Sunny Splendor is a great piece of engineering – a solar vehicle that works as a mobile shop for people with disabilities to start up small businesses and earn a living. It was designed by Hari Vasudevan of Ostrich Mobility, and this is how it works.
“I earn more than Rs. 4,000 a day now and can even think of sending my children to a good school,” says Umesh, a street vendor from Bangalore who lost both his legs in a road accident. Umesh used to work as a driver earlier but his life came to a standstill for about five years after the accident. He could not find any suitable source of income and things became increasingly difficult for his family. So he set up a small cart and started selling items like tea, coffee, bread, biscuits, and chocolates. But business was never very lucrative because he couldn’t move around with his cart and had to remain stationary at the same spot all day long.
After struggling for a long time to make ends meet, Umesh received the most amazing gift a few months back. He was introduced to Sunny Splendor – a mobile shop meant for people with disabilities to run petty businesses from wherever they want.
Earning more than double of what he would make earlier, Umesh has now left hard times far behind and is extremely happy with his new shop on wheels.
Sunny Splendor was developed by Hari Vasudevan, Founder and Managing Director of Ostrich Mobility, a company that excels in manufacturing personal mobility appliances for people with disabilities.
“Umesh was able to increase his profits only because he got the chance to roam around with his shop. If one place is less crowded he moves on to the next, and keeps moving to the more crowded areas of the city,” says Hari.
For Umesh, the best thing about Sunny Splendor is that it needs zero maintenance and customers are often attracted to his shop just to find out how it works. This adds to his business and he has some very loyal customers who are amazed by his story and keep coming back to his shop.
Hari says he was inspired to design this vehicle in 2013 when K.S. Rajanna, a differently-abled man, was appointed the State Commissioner for Persons with Disabilities in Karnataka.
“When Rajanna sir became the commissioner, he visited my office to see the kind of things we manufacture. He asked me a simple question: ‘Why don’t you hire people with physical disabilities?’ I told him that we deal with heavy objects and it would be difficult to find a person with disability who would want to do this kind of work. Moreover, we are not some big corporate firm and it won’t be easy for us to change the complete infrastructure of the office building to make it suitable for differently abled people.”
But the question remained with Hari. He found himself thinking about developing a way to help people with disabilities find a source of income. “And the idea suddenly struck me – I decided to design an electric wheelchair in a way that it would work as a mobile shop to help people run small businesses,” he says.
The mobile shop is called Sunny Splendor because there is a solar panel attached to its roof, which helps charge the batteries it operates on.
Sunny Splendor is basically an electric wheelchair designed like a three-wheeler, with a lot of space to display the items for selling. The wheelchair’s batteries can be charged with the help of electricity as well as solar energy. Eight hours of sunlight are enough to get the vehicle fully charged, and it can run for about 45km at a speed of 15km/hr after one charge. Even those who don’t have access to electricity can use it with the help of solar charging only.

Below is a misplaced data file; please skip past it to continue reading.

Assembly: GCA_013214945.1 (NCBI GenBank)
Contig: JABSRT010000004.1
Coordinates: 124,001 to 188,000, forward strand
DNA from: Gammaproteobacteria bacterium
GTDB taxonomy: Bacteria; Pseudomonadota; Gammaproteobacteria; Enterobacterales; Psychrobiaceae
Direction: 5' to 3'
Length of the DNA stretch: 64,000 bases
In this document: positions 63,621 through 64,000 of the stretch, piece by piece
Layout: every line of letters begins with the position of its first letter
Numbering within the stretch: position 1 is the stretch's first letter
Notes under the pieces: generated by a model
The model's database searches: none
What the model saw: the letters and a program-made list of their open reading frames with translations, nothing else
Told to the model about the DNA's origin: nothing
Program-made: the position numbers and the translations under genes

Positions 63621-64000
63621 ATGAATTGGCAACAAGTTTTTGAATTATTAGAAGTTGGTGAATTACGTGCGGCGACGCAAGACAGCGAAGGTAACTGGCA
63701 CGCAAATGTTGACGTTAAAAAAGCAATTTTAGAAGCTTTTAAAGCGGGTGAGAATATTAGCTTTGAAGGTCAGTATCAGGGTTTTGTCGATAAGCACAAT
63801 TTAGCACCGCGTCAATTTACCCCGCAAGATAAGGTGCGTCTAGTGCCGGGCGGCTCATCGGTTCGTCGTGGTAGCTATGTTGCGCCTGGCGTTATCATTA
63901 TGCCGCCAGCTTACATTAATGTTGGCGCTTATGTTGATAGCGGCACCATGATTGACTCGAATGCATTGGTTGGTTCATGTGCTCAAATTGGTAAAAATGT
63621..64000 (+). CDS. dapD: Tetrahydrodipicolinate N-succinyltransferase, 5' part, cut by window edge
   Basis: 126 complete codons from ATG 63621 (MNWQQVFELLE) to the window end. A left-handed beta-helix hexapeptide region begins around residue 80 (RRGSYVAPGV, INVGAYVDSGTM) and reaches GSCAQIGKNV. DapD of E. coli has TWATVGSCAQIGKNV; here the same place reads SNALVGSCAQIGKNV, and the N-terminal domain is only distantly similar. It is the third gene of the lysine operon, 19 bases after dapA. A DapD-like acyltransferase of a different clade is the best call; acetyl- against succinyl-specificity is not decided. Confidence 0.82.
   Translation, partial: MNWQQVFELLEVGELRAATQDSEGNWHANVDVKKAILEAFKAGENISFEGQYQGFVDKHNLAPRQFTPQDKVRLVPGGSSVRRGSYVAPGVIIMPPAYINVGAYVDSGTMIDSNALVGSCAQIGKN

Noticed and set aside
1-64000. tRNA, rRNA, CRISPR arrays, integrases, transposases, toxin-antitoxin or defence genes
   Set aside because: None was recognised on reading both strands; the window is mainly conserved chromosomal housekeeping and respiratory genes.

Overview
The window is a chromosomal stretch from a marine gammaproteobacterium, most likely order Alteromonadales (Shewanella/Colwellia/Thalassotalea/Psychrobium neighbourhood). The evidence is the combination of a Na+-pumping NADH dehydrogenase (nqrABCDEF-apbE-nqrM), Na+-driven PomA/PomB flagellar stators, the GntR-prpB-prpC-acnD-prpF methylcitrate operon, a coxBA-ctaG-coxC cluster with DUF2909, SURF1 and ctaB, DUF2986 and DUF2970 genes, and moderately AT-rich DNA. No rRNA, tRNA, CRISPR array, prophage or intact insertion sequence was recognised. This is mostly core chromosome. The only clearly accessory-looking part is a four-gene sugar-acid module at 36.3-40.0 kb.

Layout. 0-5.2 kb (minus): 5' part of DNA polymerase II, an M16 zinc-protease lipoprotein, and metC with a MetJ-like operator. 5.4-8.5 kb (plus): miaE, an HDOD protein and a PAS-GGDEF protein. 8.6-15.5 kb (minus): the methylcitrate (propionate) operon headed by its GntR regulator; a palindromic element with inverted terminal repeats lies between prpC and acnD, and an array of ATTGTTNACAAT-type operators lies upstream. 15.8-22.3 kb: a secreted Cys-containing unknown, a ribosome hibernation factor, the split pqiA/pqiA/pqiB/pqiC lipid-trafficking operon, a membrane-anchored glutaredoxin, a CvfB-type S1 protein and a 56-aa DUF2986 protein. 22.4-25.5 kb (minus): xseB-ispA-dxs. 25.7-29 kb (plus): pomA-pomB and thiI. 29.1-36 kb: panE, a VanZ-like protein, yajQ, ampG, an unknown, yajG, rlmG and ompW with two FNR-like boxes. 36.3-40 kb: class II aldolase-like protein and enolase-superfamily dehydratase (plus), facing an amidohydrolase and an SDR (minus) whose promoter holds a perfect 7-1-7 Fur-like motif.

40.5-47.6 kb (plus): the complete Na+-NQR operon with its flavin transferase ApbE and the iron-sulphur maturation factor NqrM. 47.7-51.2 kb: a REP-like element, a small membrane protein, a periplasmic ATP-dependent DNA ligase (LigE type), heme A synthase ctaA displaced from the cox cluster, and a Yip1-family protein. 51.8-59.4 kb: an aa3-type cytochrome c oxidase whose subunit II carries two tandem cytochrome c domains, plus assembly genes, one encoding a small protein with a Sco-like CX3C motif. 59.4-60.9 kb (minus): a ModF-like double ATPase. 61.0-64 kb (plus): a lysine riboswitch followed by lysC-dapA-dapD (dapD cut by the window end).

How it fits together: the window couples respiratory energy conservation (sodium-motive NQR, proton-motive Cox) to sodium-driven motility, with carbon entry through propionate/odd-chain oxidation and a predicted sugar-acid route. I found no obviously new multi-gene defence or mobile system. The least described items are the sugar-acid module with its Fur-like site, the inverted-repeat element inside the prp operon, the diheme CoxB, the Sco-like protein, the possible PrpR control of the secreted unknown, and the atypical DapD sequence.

There is a joystick to control the direction in which it moves and disabled people can use the vehicle to sell all kinds of things like magazines, food, toys, vegetables, and more.
Sunny Splendor is available in the market for Rs. 1.5 lakh. But many people who need it the most don’t usually have the required money to make the purchase. So Hari and his team are talking to NGOs and other organizations to make it available to people with disabilities. As of now, two people in Karnataka are using the mobile shops gifted to them by Mahindra & Mahindra (as a part of the organization’s CSR activities). Three other people have received them from the Kerala government.
Hari, who is 44 years old, founded Ostrich Mobility after completing his M.Tech course in product design and manufacturing. Prior to that, he did his BSc in Physics and BE in Mechanical Engineering, followed by seven years of work in the field of manufacturing automobiles.
“Engineering is my passion…I got a chance to meet many kids with disabilities during college because my final year project was related to making a device to help them walk. And after a visit to a school for children with disabilities, I decided that I will do something to help such people with whatever engineering I know. In 2005, I got four orders for wheelchairs from a school, and I decided to continue from there,” he recounts.
In 2007, Hari started Ostrich Mobility with the idea of making electric wheelchairs. Today, the company sells more than 22 products, including various electric wheelchairs, mobility scooters, hospital beds, and more. All the products are designed by Hari.
Hari feels that anyone buying Sunny Splendor is actually buying a business that can grow much beyond the initial investment. However, it is difficult for someone who is poor to make that investment so Hari is looking for micro-financing companies to help people purchase the vehicle.